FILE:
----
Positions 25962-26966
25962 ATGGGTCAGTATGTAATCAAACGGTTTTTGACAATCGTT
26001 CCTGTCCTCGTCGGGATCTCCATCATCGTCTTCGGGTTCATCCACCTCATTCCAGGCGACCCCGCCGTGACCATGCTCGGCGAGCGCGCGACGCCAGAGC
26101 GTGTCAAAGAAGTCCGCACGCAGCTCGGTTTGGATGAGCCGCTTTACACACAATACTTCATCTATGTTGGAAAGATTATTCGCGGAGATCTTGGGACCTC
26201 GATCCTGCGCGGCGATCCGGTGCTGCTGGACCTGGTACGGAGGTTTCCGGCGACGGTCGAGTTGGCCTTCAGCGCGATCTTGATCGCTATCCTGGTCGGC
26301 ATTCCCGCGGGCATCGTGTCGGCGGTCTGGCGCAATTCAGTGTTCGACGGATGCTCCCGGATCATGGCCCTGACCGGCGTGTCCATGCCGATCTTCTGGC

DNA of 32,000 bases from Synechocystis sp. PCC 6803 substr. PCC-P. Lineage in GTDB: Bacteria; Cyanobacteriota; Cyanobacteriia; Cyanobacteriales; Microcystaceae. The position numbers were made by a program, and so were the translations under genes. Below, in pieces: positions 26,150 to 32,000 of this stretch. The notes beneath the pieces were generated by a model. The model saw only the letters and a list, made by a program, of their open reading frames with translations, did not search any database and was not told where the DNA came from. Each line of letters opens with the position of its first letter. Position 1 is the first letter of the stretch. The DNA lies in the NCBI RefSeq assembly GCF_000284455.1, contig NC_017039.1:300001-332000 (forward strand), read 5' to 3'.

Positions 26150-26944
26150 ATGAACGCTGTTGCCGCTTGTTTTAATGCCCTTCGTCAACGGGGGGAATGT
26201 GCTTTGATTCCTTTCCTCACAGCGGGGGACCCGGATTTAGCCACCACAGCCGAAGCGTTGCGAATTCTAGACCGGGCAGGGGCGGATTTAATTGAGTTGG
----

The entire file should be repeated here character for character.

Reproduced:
Positions 25962-26966
25962 ATGGGTCAGTATGTAATCAAACGGTTTTTGACAATCGTT
26001 CCTGTCCTCGTCGGGATCTCCATCATCGTCTTCGGGTTCATCCACCTCATTCCAGGCGACCCCGCCGTGACCATGCTCGGCGAGCGCGCGACGCCAGAGC
26101 GTGTCAAAGAAGTCCGCACGCAGCTCGGTTTGGATGAGCCGCTTTACACACAATACTTCATCTATGTTGGAAAGATTATTCGCGGAGATCTTGGGACCTC
26201 GATCCTGCGCGGCGATCCGGTGCTGCTGGACCTGGTACGGAGGTTTCCGGCGACGGTCGAGTTGGCCTTCAGCGCGATCTTGATCGCTATCCTGGTCGGC
26301 ATTCCCGCGGGCATCGTGTCGGCGGTCTGGCGCAATTCAGTGTTCGACGGATGCTCCCGGATCATGGCCCTGACCGGCGTGTCCATGCCGATCTTCTGGC

DNA of 32,000 bases from Synechocystis sp. PCC 6803 substr. PCC-P. Lineage in GTDB: Bacteria; Cyanobacteriota; Cyanobacteriia; Cyanobacteriales; Microcystaceae. The position numbers were made by a program, and so were the translations under genes. Below, in pieces: positions 26,150 to 32,000 of this stretch. The notes beneath the pieces were generated by a model. The model saw only the letters and a list, made by a program, of their open reading frames with translations, did not search any database and was not told where the DNA came from. Each line of letters opens with the position of its first letter. Position 1 is the first letter of the stretch. The DNA lies in the NCBI RefSeq assembly GCF_000284455.1, contig NC_017039.1:300001-332000 (forward strand), read 5' to 3'.

Positions 26150-26944
26150 ATGAACGCTGTTGCCGCTTGTTTTAATGCCCTTCGTCAACGGGGGGAATGT
26201 GCTTTGATTCCTTTCCTCACAGCGGGGGACCCGGATTTAGCCACCACAGCCGAAGCGTTGCGAATTCTAGACCGGGCAGGGGCGGATTTAATTGAGTTGG